JACOB C. GEIGER, M. D.
One may note from the subsequent paragraphs that the medical career of Dr. Jacob C. Geiger, who now holds the responsible
position of city health officer of San Francisco, California, is one filled with notable achievements in public
health service in this country and abroad, in the United States governmental service, in important civic and state
assignments, and with the Universities of California and of Chicago. Dr. Geiger was born on his father's plantation,
known as the "Bull Run" plantation, in the Rapides parish near Alexandria, Louisiana. He is a son of
Jacob Valentine Geiger and Celine (Hernandez) Geiger, representatives of the most respected of southern German
and Spanish families.
Dr. Geiger attended the grade and high schools in Alexandria, Louisiana, and preparatory school in New Orleans.
He studied for a period at Soule College, then entered Tulane University in New Orleans, and from this notable
southern institution received three degrees, his Bachelor of Arts in 1905, his Master of Arts in 1908, and his
Doctor of Medicine in 1912. The, honorary degree of Doctor of Public Health was conferrd upon him in 1919.
After receiving his medical diploma, Dr. Geiger served his interneship in large hospitals. He received an appointment
to Charing Cross, the London City Hospital, in England, but instead he accepted the offer to teach at the University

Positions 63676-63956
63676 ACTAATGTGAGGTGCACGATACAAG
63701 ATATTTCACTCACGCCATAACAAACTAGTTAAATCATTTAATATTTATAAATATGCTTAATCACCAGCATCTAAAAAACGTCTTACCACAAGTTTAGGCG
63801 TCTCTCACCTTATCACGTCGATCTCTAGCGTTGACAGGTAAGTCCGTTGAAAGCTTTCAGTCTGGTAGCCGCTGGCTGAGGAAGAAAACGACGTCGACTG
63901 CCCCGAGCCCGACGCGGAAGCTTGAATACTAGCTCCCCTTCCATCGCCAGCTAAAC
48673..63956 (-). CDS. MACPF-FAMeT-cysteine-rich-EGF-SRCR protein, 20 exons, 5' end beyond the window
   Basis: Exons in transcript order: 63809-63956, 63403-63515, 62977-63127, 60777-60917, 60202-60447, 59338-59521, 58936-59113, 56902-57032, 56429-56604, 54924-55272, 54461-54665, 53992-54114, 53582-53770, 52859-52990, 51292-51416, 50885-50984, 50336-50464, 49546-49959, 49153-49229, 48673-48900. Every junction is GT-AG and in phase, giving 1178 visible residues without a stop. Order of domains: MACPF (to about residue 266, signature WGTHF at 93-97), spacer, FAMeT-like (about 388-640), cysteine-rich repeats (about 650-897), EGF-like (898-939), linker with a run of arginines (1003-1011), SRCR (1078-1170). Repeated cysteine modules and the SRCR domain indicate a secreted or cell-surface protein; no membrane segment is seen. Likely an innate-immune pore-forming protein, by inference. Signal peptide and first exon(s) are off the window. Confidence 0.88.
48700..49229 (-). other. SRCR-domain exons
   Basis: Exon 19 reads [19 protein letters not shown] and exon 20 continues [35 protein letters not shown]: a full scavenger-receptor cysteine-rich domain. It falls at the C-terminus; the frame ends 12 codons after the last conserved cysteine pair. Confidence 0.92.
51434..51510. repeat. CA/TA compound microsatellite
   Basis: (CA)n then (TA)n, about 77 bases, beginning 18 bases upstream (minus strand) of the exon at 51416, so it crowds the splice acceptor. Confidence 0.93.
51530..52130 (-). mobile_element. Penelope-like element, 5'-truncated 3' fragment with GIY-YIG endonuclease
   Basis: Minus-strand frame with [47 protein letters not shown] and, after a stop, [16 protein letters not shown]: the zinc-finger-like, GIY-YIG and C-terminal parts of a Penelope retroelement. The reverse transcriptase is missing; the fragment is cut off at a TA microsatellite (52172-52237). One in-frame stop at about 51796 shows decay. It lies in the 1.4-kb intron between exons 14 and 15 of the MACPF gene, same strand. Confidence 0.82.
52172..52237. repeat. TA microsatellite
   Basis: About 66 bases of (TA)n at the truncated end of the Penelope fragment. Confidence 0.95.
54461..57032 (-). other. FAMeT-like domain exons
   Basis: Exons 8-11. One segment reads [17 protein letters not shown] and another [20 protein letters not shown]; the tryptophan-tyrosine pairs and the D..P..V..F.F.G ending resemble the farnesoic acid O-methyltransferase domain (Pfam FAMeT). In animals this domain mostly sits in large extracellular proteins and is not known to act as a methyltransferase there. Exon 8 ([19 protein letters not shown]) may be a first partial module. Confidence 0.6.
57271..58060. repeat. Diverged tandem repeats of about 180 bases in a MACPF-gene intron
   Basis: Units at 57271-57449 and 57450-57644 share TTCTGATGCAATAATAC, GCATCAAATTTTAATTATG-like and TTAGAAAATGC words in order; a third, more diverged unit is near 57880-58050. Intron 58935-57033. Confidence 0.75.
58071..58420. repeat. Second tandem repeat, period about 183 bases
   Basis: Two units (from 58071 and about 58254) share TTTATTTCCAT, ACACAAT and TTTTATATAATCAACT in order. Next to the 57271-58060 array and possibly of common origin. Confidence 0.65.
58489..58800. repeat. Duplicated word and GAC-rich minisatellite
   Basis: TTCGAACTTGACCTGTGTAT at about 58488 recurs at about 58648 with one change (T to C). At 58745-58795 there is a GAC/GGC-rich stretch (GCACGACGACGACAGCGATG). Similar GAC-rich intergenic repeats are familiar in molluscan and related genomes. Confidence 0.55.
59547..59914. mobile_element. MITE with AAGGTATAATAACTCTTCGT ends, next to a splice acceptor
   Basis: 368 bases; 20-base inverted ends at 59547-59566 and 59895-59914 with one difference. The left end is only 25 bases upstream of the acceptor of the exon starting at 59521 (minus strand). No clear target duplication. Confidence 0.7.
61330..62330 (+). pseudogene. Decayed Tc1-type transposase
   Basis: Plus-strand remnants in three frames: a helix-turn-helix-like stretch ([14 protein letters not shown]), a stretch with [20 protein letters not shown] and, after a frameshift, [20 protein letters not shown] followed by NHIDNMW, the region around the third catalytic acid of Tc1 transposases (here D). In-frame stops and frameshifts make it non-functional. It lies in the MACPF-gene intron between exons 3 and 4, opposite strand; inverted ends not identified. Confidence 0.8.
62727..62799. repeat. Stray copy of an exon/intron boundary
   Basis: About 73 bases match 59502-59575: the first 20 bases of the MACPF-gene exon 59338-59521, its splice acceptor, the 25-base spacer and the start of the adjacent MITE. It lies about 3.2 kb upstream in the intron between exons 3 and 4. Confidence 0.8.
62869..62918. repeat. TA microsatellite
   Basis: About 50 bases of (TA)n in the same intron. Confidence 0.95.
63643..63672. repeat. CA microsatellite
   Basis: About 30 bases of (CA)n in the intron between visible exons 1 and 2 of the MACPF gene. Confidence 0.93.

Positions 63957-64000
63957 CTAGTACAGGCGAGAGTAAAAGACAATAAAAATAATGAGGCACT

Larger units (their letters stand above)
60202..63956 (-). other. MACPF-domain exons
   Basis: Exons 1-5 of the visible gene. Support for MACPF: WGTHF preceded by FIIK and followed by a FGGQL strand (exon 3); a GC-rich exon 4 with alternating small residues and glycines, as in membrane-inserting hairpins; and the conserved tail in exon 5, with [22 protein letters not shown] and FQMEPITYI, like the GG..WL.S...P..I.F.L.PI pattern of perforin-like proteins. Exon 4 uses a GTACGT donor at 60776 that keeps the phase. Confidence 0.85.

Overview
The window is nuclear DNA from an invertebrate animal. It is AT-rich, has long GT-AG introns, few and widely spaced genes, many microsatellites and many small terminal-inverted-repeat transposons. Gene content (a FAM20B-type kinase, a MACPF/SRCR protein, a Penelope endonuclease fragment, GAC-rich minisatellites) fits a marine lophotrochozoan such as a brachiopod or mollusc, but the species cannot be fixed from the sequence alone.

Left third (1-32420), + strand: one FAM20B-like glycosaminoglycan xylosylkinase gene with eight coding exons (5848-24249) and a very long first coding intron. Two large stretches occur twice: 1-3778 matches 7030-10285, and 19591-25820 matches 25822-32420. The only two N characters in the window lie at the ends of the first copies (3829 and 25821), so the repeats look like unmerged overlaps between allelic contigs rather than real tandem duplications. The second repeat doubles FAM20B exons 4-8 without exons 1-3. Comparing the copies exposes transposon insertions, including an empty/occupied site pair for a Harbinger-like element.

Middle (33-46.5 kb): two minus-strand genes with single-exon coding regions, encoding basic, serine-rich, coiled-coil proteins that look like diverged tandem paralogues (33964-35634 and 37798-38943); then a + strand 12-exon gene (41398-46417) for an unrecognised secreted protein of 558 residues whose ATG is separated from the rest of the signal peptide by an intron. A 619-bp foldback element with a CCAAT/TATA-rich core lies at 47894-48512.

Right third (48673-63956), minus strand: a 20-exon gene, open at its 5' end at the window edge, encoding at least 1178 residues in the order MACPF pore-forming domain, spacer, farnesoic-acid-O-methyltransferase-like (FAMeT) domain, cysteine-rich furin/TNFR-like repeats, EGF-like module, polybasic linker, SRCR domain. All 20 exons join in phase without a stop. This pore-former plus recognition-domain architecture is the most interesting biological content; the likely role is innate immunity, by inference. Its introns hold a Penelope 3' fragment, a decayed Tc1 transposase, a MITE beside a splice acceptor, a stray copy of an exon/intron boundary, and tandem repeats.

of California. Here he was an instructor in the department of hygiene; was director of the bureau of laboratories
of the state department of public health when it was merged with the bureau of communicable diseases; and became
active director, then assistant professor, of the department of hygiene. Dr. Geiger performed distinctive service
while associated with the university and the state at this time. During the interval from 1912 until 1915 he established
the Pasteur Institute for treatment against rabies and administered the treatment in over eighteen hundred cases
as a preventive of disease.
In the year 1915, Dr. Geiger became an officer in the United States public health service, and was assigned to
duty on the Mexican border at the time of the threatened warfare there. In 1916, he was reassigned to the Marine
Hospital in New Orleans, and was placed in charge of the experimental work for the control of mosquitoes in the
rice fields of the world. Then came the United States' declaration of war against the German empire, and he was
assigned to take charge of cantonment sanitation at Camp Pike, Little Rock, Arkansas, which duty was also extended
to other cantonments in that state. His public health department service extended to the Eighty seventh and Eighty
ninth Divisions. Dr. Geiger was commissioned a surgeon in the medical reserve corps in 1919, and this commission
was renewed August 7, 1924, as senior surgeon, which corresponds to the rank of lieutenant colonel in the United
States Army. His active service throughout the war was on a commissioned status.
In 1919, Dr. Geiger was reassigned to the University of California, for the purpose of studying the conditions
of the rice fields near Chico, California. The public health department sent him to Florida in 1919-20, but on
account of the urgent request of Governor Hiram Johnson of California he was returned to this state to work with
the botulism commission, of which he became a member. He assisted in solving all the canning difficulties in the
state from this dreaded poison, and then was assigned to the University of Chicago, at the request of that institution,
to take charge of the investigation of food poisoning. He was appointed an associate professor, then full professor,